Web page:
Get rid of the nurses' caps and replace the PA system with pagers and this video could almost pass as a documentary on the life of a hospitalist.
These hospitalists were overworked and, being at the beck and call of administration, constantly interrupted. Although the administrator was a physician he didn't seem very sympathetic to their professional needs.
Building an excellent hospitalist program requires hiring and retaining excellent (career) hospitalists. To attract and retain excellent hospitalists a program must offer professional satisfaction. Professional satisfaction depends on the job description. Therein lies the problem. The increasingly amorphous description of the hospitalist job is badly in need of definition as hospitalists are increasingly viewed as utility players and business solutions responsible for an increasing array of non clinical tasks.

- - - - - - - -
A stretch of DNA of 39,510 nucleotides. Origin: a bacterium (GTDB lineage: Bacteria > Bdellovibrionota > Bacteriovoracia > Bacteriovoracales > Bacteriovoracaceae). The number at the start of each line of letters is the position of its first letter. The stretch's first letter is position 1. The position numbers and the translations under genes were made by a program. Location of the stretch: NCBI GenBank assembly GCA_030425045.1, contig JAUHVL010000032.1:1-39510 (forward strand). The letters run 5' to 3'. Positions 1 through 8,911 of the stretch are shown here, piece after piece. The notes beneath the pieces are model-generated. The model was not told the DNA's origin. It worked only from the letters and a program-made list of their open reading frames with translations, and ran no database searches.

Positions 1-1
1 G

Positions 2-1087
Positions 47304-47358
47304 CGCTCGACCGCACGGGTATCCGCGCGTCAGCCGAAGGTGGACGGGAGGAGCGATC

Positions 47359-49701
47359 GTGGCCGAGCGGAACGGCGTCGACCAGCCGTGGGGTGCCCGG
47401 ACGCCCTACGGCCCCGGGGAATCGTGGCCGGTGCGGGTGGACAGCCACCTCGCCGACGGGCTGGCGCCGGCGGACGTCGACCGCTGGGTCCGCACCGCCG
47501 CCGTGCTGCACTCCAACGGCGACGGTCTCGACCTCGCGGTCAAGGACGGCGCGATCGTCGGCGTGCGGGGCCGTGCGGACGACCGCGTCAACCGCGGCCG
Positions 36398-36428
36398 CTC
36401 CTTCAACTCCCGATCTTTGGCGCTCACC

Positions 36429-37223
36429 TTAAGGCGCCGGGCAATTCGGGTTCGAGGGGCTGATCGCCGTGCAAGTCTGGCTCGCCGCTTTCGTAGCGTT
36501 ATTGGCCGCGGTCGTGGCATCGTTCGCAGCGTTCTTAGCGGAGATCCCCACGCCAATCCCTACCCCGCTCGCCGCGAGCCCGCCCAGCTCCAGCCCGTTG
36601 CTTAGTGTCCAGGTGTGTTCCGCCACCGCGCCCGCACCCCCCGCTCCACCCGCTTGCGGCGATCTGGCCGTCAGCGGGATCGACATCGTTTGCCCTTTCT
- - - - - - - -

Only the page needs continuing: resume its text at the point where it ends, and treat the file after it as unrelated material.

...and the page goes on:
The Society of Hospital Medicine urgently needs to address this problem. So far, unfortunately, they have taken little initiative in doing so, at least from what I've been able to observe.